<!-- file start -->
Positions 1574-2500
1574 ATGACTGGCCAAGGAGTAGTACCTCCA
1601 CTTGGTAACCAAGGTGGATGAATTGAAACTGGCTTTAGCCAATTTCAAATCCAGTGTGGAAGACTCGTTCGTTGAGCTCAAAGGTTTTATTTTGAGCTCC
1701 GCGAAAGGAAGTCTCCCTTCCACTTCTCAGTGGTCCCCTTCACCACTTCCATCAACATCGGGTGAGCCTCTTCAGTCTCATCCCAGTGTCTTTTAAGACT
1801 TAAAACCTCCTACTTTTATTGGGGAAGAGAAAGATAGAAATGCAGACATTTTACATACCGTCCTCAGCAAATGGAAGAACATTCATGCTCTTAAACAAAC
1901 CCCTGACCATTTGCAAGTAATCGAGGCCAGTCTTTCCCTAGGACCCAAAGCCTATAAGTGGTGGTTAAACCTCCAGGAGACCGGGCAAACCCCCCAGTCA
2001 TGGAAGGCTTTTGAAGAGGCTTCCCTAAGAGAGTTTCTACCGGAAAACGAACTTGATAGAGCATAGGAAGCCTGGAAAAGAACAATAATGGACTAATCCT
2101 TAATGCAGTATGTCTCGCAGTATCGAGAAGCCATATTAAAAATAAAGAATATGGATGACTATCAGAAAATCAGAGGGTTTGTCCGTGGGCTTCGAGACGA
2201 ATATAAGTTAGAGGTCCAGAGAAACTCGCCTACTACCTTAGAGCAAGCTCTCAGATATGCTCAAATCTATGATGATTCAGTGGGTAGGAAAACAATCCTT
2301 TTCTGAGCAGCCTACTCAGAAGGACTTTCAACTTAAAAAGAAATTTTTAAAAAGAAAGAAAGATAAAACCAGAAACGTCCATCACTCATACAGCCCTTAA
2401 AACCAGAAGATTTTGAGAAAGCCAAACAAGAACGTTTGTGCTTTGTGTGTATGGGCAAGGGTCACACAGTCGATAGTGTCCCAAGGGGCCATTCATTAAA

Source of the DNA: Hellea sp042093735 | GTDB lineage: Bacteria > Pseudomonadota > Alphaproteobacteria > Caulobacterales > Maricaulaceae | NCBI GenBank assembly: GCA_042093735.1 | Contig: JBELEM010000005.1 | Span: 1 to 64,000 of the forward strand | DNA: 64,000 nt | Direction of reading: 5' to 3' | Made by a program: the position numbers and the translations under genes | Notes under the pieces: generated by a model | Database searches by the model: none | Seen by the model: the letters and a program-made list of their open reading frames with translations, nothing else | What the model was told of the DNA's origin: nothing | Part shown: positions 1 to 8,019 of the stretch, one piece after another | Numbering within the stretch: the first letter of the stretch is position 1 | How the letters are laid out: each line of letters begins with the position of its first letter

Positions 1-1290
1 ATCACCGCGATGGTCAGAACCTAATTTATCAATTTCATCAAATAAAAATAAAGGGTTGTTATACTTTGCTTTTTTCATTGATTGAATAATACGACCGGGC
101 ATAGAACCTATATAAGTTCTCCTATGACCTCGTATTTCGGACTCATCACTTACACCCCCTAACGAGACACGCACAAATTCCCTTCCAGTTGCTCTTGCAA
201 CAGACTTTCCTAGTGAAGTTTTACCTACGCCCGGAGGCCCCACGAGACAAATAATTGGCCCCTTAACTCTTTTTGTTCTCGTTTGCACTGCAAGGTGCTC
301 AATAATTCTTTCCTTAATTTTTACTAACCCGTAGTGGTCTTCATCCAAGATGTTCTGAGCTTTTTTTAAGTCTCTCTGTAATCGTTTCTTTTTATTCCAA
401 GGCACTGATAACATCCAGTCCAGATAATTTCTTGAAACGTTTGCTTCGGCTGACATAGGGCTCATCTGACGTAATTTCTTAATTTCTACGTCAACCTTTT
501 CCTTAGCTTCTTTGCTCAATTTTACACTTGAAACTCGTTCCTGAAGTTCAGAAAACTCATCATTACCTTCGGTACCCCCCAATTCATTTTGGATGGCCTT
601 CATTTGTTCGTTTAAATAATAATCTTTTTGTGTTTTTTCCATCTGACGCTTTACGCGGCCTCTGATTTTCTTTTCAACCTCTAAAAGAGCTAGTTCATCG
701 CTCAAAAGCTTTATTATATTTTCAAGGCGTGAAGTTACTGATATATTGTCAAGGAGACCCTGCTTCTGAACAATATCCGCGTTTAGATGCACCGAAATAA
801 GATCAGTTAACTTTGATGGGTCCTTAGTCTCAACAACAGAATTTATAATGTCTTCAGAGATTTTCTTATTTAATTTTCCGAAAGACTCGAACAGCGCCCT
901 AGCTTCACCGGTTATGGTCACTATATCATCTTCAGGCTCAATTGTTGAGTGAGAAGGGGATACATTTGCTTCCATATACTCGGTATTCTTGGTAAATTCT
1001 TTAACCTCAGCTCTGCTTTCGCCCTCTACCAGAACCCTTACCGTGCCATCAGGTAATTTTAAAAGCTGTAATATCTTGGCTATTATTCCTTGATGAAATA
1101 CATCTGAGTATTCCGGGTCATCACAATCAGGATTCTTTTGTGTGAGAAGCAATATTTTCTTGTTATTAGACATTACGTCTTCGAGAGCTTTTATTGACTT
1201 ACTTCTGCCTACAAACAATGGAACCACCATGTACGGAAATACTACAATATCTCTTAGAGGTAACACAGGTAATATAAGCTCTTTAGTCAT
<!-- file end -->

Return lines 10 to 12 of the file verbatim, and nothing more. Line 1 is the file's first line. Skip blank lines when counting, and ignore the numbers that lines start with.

2301 TTCTGAGCAGCCTACTCAGAAGGACTTTCAACTTAAAAAGAAATTTTTAAAAAGAAAGAAAGATAAAACCAGAAACGTCCATCACTCATACAGCCCTTAA
2401 AACCAGAAGATTTTGAGAAAGCCAAACAAGAACGTTTGTGCTTTGTGTGTATGGGCAAGGGTCACACAGTCGATAGTGTCCCAAGGGGCCATTCATTAAA

Source of the DNA: Hellea sp042093735 | GTDB lineage: Bacteria > Pseudomonadota > Alphaproteobacteria > Caulobacterales > Maricaulaceae | NCBI GenBank assembly: GCA_042093735.1 | Contig: JBELEM010000005.1 | Span: 1 to 64,000 of the forward strand | DNA: 64,000 nt | Direction of reading: 5' to 3' | Made by a program: the position numbers and the translations under genes | Notes under the pieces: generated by a model | Database searches by the model: none | Seen by the model: the letters and a program-made list of their open reading frames with translations, nothing else | What the model was told of the DNA's origin: nothing | Part shown: positions 1 to 8,019 of the stretch, one piece after another | Numbering within the stretch: the first letter of the stretch is position 1 | How the letters are laid out: each line of letters begins with the position of its first letter